Civics in `America' comes with a twist

`Daily Show' crew like permanence of a book

September 22, 2004|By Roger Moore | Roger Moore,ORLANDO SENTINEL

Amid all the polemics and punditry crowding the shelves of your neighborhood book-selling monopoly this election season, there is now at least one happy antidote: America (The Book): A Citizen's Guide to Democracy Inaction, from the wits at Comedy Central's The Daily Show.

America (Warner Books) is a primer on the democracy most American voters turned their back on years ago when they stopped voting.

It offers a silly, smart and pointed history and civics lesson in the grand tradition of the almost venerable "fake news" show.

Modeled on today's ADD-inspired school textbooks, it includes a foreword from Thomas Jefferson (who, though 178 years dead, seeks a hookup with Halle Berry), and nine joke-crammed chapters with headings such as: "The President: King of Democracy," "Congress: Quagmire of Freedom" and "The Media: Democracy's Valiant Vulgarians."

Daily Show anchor Jon Stewart doesn't write all the show's cute put-downs himself, and America also took a village of talent to produce.

Ben Karlin, formerly head writer, now the show's executive producer, is one of the wags who makes Stewart funny, and is credited as co-author along with Stewart and David Javerbaum.

Karlin talked about the project from the New York offices of Comedy Central.

Why do a book? Can't you make the pretty pictures move on TV?

Well, while we love the immediacy of doing a TV show, we can't even remember what we did on the show last night, let alone a week ago. A book is eternal and pretty, and it's not just coding on a videotape. This allows for a completely different kind of humor.

And really, does Comedy Central let you use words such as "plutocrats," "oligarchy" and the like on the air?

Oh, they give us a wide berth on using fancy words. How effective they are in eliciting laughter is another thing. Do people laugh at "plutocrat"? Television demands a punchiness that a book doesn't have to have.

One thing that works just as well on TV as it does in the book is lists. The book's certainly full of those. Lists are funny.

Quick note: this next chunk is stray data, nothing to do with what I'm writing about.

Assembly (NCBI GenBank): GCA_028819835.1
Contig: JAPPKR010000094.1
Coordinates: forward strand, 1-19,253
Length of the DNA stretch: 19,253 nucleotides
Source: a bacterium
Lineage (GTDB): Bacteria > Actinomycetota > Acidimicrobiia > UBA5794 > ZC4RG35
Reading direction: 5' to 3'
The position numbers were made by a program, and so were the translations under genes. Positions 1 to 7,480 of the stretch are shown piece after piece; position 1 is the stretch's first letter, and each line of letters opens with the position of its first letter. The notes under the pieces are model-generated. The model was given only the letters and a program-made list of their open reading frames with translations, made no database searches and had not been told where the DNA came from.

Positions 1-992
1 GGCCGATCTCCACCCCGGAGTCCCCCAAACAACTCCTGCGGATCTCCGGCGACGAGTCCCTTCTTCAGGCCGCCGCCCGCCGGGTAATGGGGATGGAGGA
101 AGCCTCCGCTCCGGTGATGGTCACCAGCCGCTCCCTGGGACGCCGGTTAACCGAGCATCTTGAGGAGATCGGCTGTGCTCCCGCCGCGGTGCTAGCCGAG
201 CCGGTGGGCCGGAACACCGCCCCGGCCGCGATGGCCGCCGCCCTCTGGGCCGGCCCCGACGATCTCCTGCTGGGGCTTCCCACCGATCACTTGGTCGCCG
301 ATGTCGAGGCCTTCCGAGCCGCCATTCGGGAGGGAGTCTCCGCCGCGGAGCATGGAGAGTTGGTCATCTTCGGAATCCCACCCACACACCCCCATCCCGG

Lists are funny. Charts are funny. Graphs are funnier. The head writer and me are from The Onion [humor magazine]. You can really work something out and cram a lot of jokes into a graph. That "What type of government suits you best?" chart [If "Socialist State" suits you, "your typical day" consists of "standing in line for tickets to the Toilet Paper Line."] - almost 100 jokes on two pages. We counted.

Who did the research, specifically, which staffer became the first TV writer in history to read Pericles, Socrates and Plato?

Thank God for the Internet. Plato who?

Seriously, what is your fondest hope for America (The Book)?

Everybody else's book is polemical, "We're right and they're wrong." "Rush Limbaugh is a big fat idiot." We're not that. We're a false objective, false scholarly, false serious thing. False. Just like the show is. And it looks cool.

We're hearing people are getting a lot more of their political opinions from entertainment. Will the TV show and the book have an impact on the election?

People are really, really polarized this year. But George Bush is a uniter, not a divider. So people are really, really wrong. What's wrong with people?

We're not going to impact the election. We give comfort to people of a certain opinion, but I don't think we'll change anybody's mind. The idiots.

We're in the same game as Michael Moore, I think. He's very entertaining, but polemical. We at least try to be objective, a distant cousin of objectivity. A very distant cousin.

A distant cousin?

Nobody's really objective. Not even Fox News.

The Orlando Sentinel is a Tribune Publishing newspaper. Sun staff contributed to this article.

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